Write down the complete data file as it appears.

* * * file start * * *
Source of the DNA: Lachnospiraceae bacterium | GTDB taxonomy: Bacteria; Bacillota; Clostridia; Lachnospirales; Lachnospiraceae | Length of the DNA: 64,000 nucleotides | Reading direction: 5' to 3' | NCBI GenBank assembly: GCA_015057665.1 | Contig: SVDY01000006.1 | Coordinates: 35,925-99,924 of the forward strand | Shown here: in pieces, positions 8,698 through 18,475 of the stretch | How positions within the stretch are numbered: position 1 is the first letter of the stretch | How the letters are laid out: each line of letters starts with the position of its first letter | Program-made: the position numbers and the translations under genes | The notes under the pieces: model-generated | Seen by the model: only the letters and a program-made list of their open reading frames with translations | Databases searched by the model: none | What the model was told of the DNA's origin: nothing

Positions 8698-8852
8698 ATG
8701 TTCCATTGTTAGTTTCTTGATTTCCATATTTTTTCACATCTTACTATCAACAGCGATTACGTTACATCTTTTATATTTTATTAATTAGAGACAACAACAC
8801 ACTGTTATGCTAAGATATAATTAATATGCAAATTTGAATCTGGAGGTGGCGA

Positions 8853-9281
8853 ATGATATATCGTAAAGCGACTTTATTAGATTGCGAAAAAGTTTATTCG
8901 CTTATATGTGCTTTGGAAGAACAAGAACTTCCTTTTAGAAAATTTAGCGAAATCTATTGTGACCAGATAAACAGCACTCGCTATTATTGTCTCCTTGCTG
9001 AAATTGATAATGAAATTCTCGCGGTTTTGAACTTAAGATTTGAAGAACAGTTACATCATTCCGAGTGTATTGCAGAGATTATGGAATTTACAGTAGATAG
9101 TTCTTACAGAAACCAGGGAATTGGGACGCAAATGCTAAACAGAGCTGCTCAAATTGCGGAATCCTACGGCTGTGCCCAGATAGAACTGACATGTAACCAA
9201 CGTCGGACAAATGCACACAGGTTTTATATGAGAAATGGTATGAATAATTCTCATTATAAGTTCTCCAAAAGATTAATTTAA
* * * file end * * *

Source of the DNA: Lachnospiraceae bacterium | GTDB taxonomy: Bacteria; Bacillota; Clostridia; Lachnospirales; Lachnospiraceae | Length of the DNA: 64,000 nucleotides | Reading direction: 5' to 3' | NCBI GenBank assembly: GCA_015057665.1 | Contig: SVDY01000006.1 | Coordinates: 35,925-99,924 of the forward strand | Shown here: in pieces, positions 8,698 through 18,475 of the stretch | How positions within the stretch are numbered: position 1 is the first letter of the stretch | How the letters are laid out: each line of letters starts with the position of its first letter | Program-made: the position numbers and the translations under genes | The notes under the pieces: model-generated | Seen by the model: only the letters and a program-made list of their open reading frames with translations | Databases searched by the model: none | What the model was told of the DNA's origin: nothing

Positions 8698-8852
8698 ATG
8701 TTCCATTGTTAGTTTCTTGATTTCCATATTTTTTCACATCTTACTATCAACAGCGATTACGTTACATCTTTTATATTTTATTAATTAGAGACAACAACAC
8801 ACTGTTATGCTAAGATATAATTAATATGCAAATTTGAATCTGGAGGTGGCGA

Positions 8853-9281
8853 ATGATATATCGTAAAGCGACTTTATTAGATTGCGAAAAAGTTTATTCG
8901 CTTATATGTGCTTTGGAAGAACAAGAACTTCCTTTTAGAAAATTTAGCGAAATCTATTGTGACCAGATAAACAGCACTCGCTATTATTGTCTCCTTGCTG
9001 AAATTGATAATGAAATTCTCGCGGTTTTGAACTTAAGATTTGAAGAACAGTTACATCATTCCGAGTGTATTGCAGAGATTATGGAATTTACAGTAGATAG
9101 TTCTTACAGAAACCAGGGAATTGGGACGCAAATGCTAAACAGAGCTGCTCAAATTGCGGAATCCTACGGCTGTGCCCAGATAGAACTGACATGTAACCAA
9201 CGTCGGACAAATGCACACAGGTTTTATATGAGAAATGGTATGAATAATTCTCATTATAAGTTCTCCAAAAGATTAATTTAA